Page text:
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(*) paper published in Couleurs Jazz Digital Magazine, on iPad in 2013, on the occasion of Manu Dibango’s 80th birthday, during a concert at the Hôtel de Ville in Paris.

To celebrate the 80th birthday of this exceptional saxophonist, the Hotel de Ville – city hall – of Paris received Manu Dibango and the Soul Makossa Gang for a special concert in the majestic Salle des Fetes. An honor for the man who opened the way between jazz and the music of the African continent. For Cheick Tidiane Seick, who was invited to join him on stage, Manu Dibango, “ is our Mandiba” Mandiba being Nelson Mandela’s surname, derived from the name of his tribal clan, Madiba -“epitome of African music, the cultural ambassador of the continent.”

A concert in the Paris city hall’s Salle des Fetes, the room for official ceremonies, is a special occasion for the decor alone. Gold, sculpted ceilings, vast murals. A rather formal setting for the musician who  experienced the spirit of jazz in Saint-Germain-des-Prés at the time of Charlie Parker and John Coltrane. “The spirit of people who have left us is what we live on and we perpetuate it, but the fans are survivors. Back then we smoked in clubs, when you came in you were overwhelmed, there were people dancing and you couldn’t limit yourself to two drinks just because the police were going to check you at the exit.” A simple statement about the natural evolution of jazz and life in general.

The man who opened the way…

In the studio where he records his show on Africa No. 1, aired every Sunday from 10am to noon, he joins Robert Brazza (“Robert Tito”on the air ) who greets him with “Good morning, Dad.” Dibango’s smile sums up the complicity between the two men: “This is my partner, we love each other. I’m the Daddy, of him, of all this, in the African style. He can’t call me big brother, this is a sign of respect.” Living memory of the music of his home continent, the saxophonist who has played with the greatest in the world cites Nino Ferrer and Francis Bebey, another famous artist from Cameroon, and takes the audience to all the places he has ventured, sharing those of today.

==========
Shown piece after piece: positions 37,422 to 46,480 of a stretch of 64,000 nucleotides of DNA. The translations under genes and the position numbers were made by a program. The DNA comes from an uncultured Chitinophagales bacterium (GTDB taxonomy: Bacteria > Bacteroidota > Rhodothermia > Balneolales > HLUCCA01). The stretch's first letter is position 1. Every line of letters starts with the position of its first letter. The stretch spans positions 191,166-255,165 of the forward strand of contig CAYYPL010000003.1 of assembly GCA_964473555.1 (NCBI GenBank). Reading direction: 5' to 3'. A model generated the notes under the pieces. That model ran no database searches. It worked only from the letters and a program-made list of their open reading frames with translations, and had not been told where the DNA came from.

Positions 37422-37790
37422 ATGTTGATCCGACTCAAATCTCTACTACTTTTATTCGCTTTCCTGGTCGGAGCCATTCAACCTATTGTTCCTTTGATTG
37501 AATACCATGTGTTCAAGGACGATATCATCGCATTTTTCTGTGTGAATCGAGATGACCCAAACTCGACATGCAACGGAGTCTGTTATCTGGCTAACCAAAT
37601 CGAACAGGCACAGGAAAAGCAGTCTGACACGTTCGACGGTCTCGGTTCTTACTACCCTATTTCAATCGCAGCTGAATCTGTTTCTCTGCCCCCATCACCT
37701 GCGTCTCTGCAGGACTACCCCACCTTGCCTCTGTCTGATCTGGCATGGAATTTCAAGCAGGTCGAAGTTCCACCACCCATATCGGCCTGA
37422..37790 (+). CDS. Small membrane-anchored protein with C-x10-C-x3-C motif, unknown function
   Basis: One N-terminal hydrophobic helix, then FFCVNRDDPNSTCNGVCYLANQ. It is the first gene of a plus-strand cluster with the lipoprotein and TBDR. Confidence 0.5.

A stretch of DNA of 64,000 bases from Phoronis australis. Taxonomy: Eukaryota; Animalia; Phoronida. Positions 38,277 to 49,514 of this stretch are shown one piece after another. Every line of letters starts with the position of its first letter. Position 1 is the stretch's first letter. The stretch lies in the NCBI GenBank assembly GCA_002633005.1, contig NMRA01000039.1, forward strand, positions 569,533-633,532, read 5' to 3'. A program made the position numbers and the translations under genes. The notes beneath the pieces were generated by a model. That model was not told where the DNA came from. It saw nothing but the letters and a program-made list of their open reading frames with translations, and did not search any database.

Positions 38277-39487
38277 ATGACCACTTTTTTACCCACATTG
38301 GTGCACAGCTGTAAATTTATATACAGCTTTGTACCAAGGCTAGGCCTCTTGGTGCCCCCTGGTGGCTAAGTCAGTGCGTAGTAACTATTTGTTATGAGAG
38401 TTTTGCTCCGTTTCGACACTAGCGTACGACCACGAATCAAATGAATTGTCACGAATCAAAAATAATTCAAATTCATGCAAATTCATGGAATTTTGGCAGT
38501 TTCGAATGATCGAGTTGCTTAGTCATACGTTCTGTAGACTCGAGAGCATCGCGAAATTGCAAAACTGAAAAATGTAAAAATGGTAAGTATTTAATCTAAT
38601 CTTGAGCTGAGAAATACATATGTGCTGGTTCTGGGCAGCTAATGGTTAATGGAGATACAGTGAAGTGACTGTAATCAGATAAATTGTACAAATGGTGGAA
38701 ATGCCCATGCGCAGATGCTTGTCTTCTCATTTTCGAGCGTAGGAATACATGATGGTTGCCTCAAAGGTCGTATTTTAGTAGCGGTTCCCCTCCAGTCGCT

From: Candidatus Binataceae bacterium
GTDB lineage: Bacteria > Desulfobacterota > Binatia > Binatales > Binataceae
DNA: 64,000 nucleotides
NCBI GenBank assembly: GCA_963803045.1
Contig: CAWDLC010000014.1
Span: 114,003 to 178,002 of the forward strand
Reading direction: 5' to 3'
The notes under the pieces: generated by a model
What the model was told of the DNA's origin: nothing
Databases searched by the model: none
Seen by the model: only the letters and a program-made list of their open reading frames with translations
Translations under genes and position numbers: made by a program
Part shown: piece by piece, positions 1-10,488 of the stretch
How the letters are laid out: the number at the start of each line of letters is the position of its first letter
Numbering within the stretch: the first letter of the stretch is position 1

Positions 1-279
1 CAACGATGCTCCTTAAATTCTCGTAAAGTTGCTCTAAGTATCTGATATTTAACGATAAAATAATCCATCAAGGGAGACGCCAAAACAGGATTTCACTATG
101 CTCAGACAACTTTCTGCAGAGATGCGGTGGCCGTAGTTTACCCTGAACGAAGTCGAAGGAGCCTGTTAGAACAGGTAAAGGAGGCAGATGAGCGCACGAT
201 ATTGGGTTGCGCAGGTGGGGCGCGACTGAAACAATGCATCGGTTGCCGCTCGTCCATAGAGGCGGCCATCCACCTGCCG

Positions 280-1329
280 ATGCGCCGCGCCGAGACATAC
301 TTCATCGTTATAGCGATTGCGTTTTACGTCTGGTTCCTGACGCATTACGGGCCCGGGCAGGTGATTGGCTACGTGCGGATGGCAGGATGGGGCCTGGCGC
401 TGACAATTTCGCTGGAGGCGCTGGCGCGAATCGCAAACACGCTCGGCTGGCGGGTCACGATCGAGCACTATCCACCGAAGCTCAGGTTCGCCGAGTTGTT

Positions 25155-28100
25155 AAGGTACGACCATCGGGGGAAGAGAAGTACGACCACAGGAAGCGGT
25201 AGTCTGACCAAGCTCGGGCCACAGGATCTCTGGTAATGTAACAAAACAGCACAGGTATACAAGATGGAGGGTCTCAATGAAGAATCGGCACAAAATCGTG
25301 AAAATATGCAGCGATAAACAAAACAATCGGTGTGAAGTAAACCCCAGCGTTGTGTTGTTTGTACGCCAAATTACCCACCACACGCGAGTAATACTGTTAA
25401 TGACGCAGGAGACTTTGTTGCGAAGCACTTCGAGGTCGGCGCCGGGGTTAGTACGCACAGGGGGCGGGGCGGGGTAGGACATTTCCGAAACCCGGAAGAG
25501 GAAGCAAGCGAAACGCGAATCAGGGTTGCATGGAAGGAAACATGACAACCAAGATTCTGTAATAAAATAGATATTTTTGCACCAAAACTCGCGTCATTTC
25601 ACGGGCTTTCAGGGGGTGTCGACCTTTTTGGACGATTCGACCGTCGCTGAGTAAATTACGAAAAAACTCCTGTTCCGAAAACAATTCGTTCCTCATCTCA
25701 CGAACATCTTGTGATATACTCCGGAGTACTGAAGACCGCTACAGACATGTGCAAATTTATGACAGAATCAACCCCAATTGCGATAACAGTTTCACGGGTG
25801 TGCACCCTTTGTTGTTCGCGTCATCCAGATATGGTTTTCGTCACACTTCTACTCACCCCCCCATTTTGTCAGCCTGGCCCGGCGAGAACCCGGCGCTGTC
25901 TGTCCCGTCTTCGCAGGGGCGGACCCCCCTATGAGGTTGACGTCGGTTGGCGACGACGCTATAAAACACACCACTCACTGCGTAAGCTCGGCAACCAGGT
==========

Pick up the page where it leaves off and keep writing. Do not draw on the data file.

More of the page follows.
The pioneer of modern African music

It’s Cheick Tidiane Seck who reports Manu Dibango recenctly won his lawsuit against the record companies for the phrasing of “Soul Makossa” (1972), borrowed without permission by Michael Jackson for the song “Wanna be startin’ somethin’” (on the album Thriller) and by Rihanna for her single “Don’t stop the music.” For the creator of the archetypal “New Bell”, who opened the doors of jazz and who soars over African music, justice could seem to be too long in coming. But time is irrelevant. He’s preparing an album of beautiful melodies, with voices – “I want to make records that I want to listen to” – and he’s recorded an album of Memphis-style ballads, with covers of Otis Redding, Joe Dassin, etc.

The creator of the archetypal “New Bell”

Addressing the crowd in front of him, Manu Dibango recalls he lived through Africa’s struggle for independence, makes an amused reference to the pirogues back then and the gilded ceilings of today, and expresses his gratitude for the pleasure and honor of being there: “Josephine Baker in her famous song had two loves, ‘my country and Paris’, but for me it’s my country and France.” A nod to Jacques-Bilong Conti (drums) and he attacks the vibraphone, a decision made for the acoustics and the harmonization of the venue. “We have to celebrate in this room, because it’s a long story. And if we don’t party here …”. Discreetly, the words take on their full meaning.

Tino Baroza’s Congolese Rumba

For Tino Baroza’s Congolese Rumba, some in the audience are jumping out of their seats, filling the aisles. Dibango laughs, so does Cheick Tidiane Seck at the organ when he begins the first track and hit from his album Guerrier. “What matters in jazz is improvisation, and it has to be music.” The pioneer of modern African music moves from one instrument to another, vibraphone, keyboard, saxophone. Percussion, guitar, bass, sax – his musicians take turns exploding rhythms with him. A final round, alone at the keyboard with Celine Cheynut, he takes up Malaika, famous African standard made popular by Mama Miriam Makeba. On the red carpet, spirits are soaring.

Line Up :

Patrick Marie-Magdelaine (guitar),

Julien Agazar (keyboards),

Jonathan Handesman (saxophone/flute),

Isabel Gonzalez et Céline Cheynut (vocals),

Raymond Doumbe (bass),

Jacques Conti-Bilong (arums),

Guy Nwogang (percussions),

Cheick Tidiane Seck (organ).

©Photos Jeremy Charbaut for Couleurs Jazz

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